French historical fiction is getting an odd renaissance in anime, with recent adaptations of “The Count of Monte Cristo” and “Les Miserables,” and now “Le Chevalier D’Eon,” an original work based on a real French spy during the time of King Louis XV. The most notable thing about the real d’Eon Beaumont was the confusion over his sex; there were rumors he was actually a woman (he did disguise himself as Lia de Beaumont during a secret mission to Russia), and he actually claimed he was a woman in the latter part of his life, although anatomically he wasn’t. This behavior becomes a focal point of the show as – it is anime, after all – it’s revealed that the soul of his murdered sister will inhabit his body at times to help him avenge her death and complete her mission. However, the series is so expertly made that it seems as if it was actually adapted from classic literature.
Lia Beaumont belonged to Le Secret du Roi, a spy organization directly controlled by the king, when her body is discovered floating down the river in a casket, with the word “psalms” written conspicuously on the cover in blood. Soon, her brother D’Eon becomes involved in his sister’s case, which involves the powerful Duke d’Orleans. The psalms are revealed as powerful incantations that can give power to ordinary people but places them under hypnotic control as gargoyles, which the Duke d’Orleans’ Poets use to further their secret conspiracy. When faced with a gargoyle, D’Eon begins changing into Lia, a more powerful fighter, although he doesn’t remember what happens. He is soon joined by others to unravel the Duke’s plot and find a way to give his sister peace.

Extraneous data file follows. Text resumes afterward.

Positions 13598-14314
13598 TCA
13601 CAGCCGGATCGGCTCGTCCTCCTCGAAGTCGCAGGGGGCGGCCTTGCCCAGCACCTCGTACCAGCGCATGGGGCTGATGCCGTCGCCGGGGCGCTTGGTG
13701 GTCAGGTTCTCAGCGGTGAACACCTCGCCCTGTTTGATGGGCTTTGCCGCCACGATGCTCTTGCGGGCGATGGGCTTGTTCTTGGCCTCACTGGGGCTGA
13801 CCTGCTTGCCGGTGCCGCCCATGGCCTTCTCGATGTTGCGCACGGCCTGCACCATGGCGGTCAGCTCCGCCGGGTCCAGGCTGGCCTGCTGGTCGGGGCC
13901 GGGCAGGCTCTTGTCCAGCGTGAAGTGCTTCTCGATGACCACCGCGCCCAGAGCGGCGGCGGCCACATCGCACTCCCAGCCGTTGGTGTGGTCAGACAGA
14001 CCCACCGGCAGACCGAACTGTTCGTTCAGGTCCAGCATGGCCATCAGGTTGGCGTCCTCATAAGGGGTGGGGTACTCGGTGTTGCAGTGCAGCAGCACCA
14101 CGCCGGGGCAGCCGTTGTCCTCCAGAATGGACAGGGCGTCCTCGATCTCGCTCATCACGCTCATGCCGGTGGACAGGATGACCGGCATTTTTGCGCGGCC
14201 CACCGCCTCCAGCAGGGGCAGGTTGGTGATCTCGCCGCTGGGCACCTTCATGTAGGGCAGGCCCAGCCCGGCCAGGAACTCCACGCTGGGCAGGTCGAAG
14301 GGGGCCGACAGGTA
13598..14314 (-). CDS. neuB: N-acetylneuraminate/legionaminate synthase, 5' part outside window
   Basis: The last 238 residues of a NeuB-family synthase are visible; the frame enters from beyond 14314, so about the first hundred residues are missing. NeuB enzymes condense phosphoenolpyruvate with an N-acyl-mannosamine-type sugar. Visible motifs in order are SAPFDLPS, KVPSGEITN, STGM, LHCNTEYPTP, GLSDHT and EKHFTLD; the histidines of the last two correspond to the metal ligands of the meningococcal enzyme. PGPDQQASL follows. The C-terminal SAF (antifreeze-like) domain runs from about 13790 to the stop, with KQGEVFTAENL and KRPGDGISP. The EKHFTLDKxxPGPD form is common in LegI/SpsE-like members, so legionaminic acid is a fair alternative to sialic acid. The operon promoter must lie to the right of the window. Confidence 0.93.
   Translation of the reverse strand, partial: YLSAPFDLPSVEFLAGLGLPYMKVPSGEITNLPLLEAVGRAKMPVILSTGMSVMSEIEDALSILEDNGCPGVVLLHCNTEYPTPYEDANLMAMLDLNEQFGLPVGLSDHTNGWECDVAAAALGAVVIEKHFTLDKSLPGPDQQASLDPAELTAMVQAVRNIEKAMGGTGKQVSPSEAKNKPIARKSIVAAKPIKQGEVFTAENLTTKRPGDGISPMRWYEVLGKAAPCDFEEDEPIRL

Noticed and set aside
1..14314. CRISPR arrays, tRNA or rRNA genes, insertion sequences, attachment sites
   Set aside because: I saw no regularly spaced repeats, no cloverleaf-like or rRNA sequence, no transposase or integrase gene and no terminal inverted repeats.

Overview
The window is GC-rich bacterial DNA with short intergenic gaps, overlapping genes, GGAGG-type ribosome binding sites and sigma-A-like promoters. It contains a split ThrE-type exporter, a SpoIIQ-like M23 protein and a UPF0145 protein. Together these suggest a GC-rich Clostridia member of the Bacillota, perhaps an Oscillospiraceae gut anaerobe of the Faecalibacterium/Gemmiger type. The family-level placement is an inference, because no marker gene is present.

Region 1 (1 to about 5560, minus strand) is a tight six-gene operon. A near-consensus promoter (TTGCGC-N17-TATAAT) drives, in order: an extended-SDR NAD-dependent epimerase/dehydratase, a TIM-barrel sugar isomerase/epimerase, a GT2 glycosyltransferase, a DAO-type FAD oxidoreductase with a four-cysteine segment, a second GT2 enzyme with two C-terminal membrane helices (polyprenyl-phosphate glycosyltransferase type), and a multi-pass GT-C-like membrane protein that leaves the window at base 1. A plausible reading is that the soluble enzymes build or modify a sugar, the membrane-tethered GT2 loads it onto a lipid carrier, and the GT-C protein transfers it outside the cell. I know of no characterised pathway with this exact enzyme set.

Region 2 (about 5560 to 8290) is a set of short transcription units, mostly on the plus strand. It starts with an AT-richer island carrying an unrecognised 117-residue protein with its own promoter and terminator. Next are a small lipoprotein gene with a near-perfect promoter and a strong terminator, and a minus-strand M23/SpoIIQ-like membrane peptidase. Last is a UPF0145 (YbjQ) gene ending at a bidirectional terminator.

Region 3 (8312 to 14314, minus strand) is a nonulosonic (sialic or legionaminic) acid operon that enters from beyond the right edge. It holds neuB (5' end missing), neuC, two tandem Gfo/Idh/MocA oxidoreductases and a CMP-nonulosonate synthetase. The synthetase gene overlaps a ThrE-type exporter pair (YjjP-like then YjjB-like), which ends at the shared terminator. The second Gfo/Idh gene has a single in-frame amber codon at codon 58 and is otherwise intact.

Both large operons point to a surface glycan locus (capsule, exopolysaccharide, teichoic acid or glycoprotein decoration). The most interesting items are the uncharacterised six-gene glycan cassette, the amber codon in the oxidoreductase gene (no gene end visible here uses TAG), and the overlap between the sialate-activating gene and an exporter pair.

The story might sound too out-of-this-world, but it somehow fits right in with the period setting and serious presentation. The animation is top-notch, with authentic settings and costumes and realistic fencing moves during sword fights. The music is sweeping classical fare, and it fits the tone and look of the show perfectly. The show is also littered with historical figures and events, and notes as well as commentary tracks (English only) explain some of the references and real history, which is a great bonus for those who are intrigued by the details.
“Le Chevalier D’Eon” is also a rare case where even those who like listening to the original Japanese audio might want to opt for the English instead, as the number of French words and the European setting make the Japanese dub a bit awkward and distracting. The English dub doesn’t try to have fake accents or anything, yet the French words and phrases blend in smoothly and sound natural.
Those who like historical intrigue, complex conspiracies and a touch of the supernatural will appreciate the excellent start to this distinctive series.